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The .22LR cartridge is one of the most useful rounds ever produced.
Itcan be used for just about anything—target shooting, recreation, training. It’s even viable for home defense. Though, it’s not necessarily the top option.
So it goes without saying that a .22 rifle is an excellent addition to your arsenal. But it makes sense that if you’re going to have a .22 firearm, you may as well get the finest one you can get your hands on.
We’re going to cover that. But, if you’re in a hurry and need a quick answer, check this out:
Our Favorite Choice
The Ruger 10/22 is hands down an excellent overall .22 rifle you can get.
Moving on, if you’re still on the fence about buying one, here’s what makes them such great little guns.
Our Top Choices
Our Top 6 Best .22 Rifle Reviews for the Money
1. Ruger 10/22
The Ruger 10/22 is also the ultimate .22 rifle of 2019.
You see where I’m going with this.
The 10/22 has been around for decades, and it might be the finest .22 rifle ever.
First, the 10/22 is as reliable as these firearms get. The design has been improved over the years to the point where it’s unlikely that the 10/22 could get more reliable.
Second, there’s a 10/22 for almost every shooting context. There are so many aftermarket parts and custom 10/22 builds that you can get it that look more like AR-15s than 10/22s. No matter what you’re doing, you can make a 10/22 work for you.
It’s worth noting that the 10/22 comes standard with an 18.5 inch barrel. Most modern models come with a synthetic stock to keep the weight down. The sights are standard steel, adjustable sights.
But none of this is set in stone. If you’d like to upgrade a part, there’s probably an aftermarket option for that.
The most common 10/22 upgrade is the receiver. The standard 10/22 receiver is not prepared to accept mounted optics. So many shooters get a notched receiver so they can use an optic with their 10/22.
To make the versatility even better, 10/22 models are super affordable. You can get one for less than the price of most 9mm pistols.
The 10/22 is also a compact platform. This may not apply to everybody, but the 10/22 is small enough that most children can get a solid grip on it.
Then, it’s also a fairly light gun. It’s not the lightest .22 rifle you can get, but the 10/22 comes in at just 5 pounds. The low weight and small size make the 10/22 an excellent firearm for teaching children how to shoot safely.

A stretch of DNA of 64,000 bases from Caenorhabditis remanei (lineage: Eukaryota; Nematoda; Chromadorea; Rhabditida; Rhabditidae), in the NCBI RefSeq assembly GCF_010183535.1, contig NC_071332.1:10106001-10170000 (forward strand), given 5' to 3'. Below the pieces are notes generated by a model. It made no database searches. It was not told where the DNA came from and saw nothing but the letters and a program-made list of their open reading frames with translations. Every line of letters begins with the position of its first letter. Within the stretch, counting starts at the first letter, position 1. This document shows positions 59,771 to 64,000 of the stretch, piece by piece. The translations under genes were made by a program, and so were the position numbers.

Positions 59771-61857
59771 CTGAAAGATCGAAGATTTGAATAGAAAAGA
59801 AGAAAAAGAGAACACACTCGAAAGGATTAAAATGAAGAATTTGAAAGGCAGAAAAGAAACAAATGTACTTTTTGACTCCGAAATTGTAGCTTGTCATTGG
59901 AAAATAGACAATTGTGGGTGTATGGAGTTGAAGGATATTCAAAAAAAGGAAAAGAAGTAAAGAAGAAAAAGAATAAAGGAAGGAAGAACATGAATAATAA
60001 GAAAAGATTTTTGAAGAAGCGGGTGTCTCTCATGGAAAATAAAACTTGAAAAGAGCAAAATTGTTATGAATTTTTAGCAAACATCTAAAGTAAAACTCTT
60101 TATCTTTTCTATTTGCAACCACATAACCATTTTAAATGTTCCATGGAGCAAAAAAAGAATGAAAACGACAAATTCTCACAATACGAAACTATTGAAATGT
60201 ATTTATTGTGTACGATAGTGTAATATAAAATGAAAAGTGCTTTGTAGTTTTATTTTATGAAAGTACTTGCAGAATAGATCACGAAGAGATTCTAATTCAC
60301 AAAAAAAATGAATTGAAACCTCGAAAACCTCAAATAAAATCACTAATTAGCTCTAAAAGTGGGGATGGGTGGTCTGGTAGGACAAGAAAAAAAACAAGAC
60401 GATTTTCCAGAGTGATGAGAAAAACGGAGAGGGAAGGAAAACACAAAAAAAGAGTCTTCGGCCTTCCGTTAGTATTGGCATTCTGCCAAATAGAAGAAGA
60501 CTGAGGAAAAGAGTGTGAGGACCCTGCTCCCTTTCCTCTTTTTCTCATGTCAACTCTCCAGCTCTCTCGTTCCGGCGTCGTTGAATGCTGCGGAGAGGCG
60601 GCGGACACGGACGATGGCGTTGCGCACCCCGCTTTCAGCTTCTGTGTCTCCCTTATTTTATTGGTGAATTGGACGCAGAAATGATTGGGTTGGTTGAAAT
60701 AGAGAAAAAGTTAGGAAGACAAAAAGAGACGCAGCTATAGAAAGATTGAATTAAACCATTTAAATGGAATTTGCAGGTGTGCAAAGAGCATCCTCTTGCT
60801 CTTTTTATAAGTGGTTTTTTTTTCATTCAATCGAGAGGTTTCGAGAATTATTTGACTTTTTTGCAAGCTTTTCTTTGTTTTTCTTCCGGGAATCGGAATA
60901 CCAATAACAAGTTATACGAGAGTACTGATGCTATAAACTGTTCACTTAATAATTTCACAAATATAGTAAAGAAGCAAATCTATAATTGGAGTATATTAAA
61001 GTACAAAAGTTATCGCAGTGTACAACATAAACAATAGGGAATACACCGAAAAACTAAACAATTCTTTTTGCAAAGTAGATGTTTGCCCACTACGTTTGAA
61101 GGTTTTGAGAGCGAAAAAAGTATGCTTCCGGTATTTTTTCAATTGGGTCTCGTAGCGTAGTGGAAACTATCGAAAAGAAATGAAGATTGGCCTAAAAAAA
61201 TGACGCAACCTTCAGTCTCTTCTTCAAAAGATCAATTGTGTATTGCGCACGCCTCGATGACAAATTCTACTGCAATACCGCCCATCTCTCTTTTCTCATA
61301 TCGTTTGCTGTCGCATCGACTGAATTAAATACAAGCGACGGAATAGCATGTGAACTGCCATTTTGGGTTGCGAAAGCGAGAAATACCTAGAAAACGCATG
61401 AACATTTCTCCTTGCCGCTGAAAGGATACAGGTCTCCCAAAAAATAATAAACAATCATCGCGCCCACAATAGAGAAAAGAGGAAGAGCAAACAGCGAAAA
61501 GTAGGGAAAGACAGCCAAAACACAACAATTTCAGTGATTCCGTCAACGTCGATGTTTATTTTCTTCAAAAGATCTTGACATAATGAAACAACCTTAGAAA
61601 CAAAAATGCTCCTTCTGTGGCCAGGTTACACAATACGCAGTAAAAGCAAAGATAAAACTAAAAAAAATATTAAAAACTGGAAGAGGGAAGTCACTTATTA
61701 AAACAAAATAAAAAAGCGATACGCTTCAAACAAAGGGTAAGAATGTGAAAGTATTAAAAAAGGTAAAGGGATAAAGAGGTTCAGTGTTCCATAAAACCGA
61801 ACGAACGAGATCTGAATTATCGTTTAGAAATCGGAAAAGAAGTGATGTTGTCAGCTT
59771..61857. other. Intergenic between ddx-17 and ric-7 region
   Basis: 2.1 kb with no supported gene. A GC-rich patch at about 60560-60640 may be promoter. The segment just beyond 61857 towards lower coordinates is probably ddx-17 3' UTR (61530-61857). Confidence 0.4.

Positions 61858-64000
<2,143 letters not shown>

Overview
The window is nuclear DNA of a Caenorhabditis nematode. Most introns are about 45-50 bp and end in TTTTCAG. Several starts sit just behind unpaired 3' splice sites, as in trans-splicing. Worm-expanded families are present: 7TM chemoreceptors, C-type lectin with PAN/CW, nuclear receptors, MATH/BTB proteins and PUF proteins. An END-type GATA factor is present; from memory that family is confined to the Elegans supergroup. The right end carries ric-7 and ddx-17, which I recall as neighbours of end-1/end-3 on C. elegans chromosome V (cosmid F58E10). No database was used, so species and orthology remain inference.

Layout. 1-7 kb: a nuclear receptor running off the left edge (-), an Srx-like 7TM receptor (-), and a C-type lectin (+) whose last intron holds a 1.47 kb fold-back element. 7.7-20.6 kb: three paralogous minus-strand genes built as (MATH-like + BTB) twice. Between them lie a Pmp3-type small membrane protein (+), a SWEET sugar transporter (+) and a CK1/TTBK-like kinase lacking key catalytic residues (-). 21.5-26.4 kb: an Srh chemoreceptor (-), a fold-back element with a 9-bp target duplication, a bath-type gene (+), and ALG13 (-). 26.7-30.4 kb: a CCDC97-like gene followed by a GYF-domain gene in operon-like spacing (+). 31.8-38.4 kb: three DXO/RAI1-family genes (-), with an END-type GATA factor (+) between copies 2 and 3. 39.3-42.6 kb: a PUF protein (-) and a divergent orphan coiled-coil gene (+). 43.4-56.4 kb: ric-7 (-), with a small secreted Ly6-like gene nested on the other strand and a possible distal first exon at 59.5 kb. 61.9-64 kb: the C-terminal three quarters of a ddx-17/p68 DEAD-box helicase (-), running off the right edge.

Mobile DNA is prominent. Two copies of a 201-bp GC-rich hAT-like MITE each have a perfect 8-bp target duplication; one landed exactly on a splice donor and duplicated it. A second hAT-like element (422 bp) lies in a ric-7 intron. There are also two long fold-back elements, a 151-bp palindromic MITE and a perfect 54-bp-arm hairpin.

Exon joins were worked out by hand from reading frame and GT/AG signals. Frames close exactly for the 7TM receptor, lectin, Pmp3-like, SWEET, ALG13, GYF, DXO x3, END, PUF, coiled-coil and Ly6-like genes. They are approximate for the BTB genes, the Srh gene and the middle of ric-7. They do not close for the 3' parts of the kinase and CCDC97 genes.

One last thing to consider is that the 10/22 is built like a traditional semi-automatic hunting rifle. So if you’re looking to make your 10/22 tactically viable, you’ll most likely need to spend a few bucks on some upgrades and customizations.
There’s really no reason NOT to have a 10/22 in your collection. Across all calibers and firearm types, there are very few guns that provide as much value as a Ruger 10/22. That’s saying a lot.
Even though the Ruger 10/22 is the clear winner in the .22 rifle category, there are some other great options. These are the ones that give the 10/22 the greatest run for its money.
2. Colt M4 Carbine
If you’re looking for a tactically oriented .22 rifle, the Colt M4 Carbine is the top base model to start with.
The obvious reason is the form factor. The M4 is built to look and function almost exactly like a true M4 carbine.
It’s a great option for those who want an AR-15 style firearm for training but don’t want to pay the price of training with 5.56mm ammunition, or for introducing new shooters to the AR-15 platform.
The carry handle is removable and the standard handguards can be changed out for a rail system if you want to add optics or attachments to enhance the capabilities of your firearm.
Since it fires a lighter round, the M4 is also exceptionally light, even by AR-15 standards. It weighs in at 6.3 pounds, which is plenty manageable for young shooters.
There are only a couple downsides to the M4:
The M4 sometimes has reliability issues. The M4 was originally designed for the 5.56mm round, so the .22 conversion isn’t failproof. Most malfunctions are related to extraction issues.
However, the M4 is still reliable enough for training, recreation, and even home defense if you’re proficient with your gun.
The shooting experience isn’t exactly the same as shooting actual 5.56mm. Even though the M4 is an excellent training tool, if your primary rifle is a 5.56mm AR-15, you’ll still need to put some trigger time in with that one to maintain real proficiency.
So, the Colt M4 isn’t a perfect replacement for a true AR-15.
But it’s still a solid addition to your collection that can help you save a lot of money and introduce shooters to one of the most venerable weapons in history.
3. Marlin XT-22
Marlin is one of the great American firearms manufacturers. They’re mostly known for their hunting firearms. The Marlin XT-22 brings Marlin’s expertise with larger hunting rifles to the ultra-small caliber field.